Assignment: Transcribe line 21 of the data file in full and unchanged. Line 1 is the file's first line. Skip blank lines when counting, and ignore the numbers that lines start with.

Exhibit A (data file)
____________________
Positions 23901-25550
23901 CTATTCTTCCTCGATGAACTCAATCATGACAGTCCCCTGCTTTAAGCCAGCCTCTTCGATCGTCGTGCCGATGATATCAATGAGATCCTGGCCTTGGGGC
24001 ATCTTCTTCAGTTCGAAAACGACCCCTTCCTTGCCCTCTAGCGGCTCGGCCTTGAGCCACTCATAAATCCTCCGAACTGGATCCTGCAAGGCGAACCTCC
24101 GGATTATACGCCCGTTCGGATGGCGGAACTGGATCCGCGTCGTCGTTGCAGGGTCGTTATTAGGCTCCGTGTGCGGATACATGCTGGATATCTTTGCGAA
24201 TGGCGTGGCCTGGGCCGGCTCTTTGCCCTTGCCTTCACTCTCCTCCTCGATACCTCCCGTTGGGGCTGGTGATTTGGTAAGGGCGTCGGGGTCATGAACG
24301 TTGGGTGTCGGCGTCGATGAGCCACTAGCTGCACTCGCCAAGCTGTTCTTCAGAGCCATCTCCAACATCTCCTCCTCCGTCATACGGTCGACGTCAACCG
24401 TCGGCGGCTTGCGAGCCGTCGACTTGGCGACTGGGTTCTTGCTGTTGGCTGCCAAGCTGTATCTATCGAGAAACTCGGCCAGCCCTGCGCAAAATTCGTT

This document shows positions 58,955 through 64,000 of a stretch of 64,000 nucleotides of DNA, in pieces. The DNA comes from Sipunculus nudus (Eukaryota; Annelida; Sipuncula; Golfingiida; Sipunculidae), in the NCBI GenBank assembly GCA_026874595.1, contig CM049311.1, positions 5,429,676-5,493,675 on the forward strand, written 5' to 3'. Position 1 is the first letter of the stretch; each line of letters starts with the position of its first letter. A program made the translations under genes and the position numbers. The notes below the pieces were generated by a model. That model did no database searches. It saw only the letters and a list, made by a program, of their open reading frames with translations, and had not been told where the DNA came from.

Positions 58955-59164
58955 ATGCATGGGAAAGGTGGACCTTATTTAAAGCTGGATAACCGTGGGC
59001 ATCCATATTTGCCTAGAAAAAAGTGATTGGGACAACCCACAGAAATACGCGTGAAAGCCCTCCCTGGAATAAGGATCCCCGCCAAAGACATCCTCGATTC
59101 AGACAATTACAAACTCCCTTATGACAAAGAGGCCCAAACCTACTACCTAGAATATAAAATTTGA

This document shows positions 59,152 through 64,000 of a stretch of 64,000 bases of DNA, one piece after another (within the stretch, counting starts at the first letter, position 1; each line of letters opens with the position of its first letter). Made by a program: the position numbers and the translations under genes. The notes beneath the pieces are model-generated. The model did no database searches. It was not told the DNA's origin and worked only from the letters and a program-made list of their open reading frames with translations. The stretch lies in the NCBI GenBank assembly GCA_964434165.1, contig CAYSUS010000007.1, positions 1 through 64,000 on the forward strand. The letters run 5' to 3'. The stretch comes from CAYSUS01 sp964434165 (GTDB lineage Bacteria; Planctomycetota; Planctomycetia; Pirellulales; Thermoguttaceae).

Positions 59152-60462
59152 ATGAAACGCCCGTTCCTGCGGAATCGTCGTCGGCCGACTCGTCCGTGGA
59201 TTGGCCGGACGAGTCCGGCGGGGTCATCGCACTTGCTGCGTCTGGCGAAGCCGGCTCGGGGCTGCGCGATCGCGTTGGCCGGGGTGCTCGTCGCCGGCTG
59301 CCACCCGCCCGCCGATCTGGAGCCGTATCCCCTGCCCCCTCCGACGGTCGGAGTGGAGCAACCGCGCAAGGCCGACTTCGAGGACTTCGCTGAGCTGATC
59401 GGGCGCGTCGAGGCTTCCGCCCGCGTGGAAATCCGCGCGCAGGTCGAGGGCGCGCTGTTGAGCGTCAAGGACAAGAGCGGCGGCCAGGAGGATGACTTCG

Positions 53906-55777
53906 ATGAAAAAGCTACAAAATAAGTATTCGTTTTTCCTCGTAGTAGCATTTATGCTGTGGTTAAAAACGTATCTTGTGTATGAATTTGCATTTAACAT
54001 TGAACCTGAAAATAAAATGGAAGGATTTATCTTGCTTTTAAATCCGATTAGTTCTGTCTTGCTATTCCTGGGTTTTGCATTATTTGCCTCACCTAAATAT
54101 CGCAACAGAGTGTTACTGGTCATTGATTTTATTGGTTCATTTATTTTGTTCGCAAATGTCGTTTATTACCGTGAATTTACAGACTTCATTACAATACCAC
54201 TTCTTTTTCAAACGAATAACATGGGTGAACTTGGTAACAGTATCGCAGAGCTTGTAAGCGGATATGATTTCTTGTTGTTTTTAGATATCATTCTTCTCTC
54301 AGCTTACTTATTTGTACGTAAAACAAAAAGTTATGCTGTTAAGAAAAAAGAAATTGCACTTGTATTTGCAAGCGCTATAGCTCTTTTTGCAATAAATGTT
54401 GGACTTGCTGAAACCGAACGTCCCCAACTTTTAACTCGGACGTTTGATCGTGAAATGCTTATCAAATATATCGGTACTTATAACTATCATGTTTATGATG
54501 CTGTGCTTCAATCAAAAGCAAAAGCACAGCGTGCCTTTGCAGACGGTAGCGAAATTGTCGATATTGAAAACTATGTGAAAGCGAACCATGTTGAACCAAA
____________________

54001 TGAACCTGAAAATAAAATGGAAGGATTTATCTTGCTTTTAAATCCGATTAGTTCTGTCTTGCTATTCCTGGGTTTTGCATTATTTGCCTCACCTAAATAT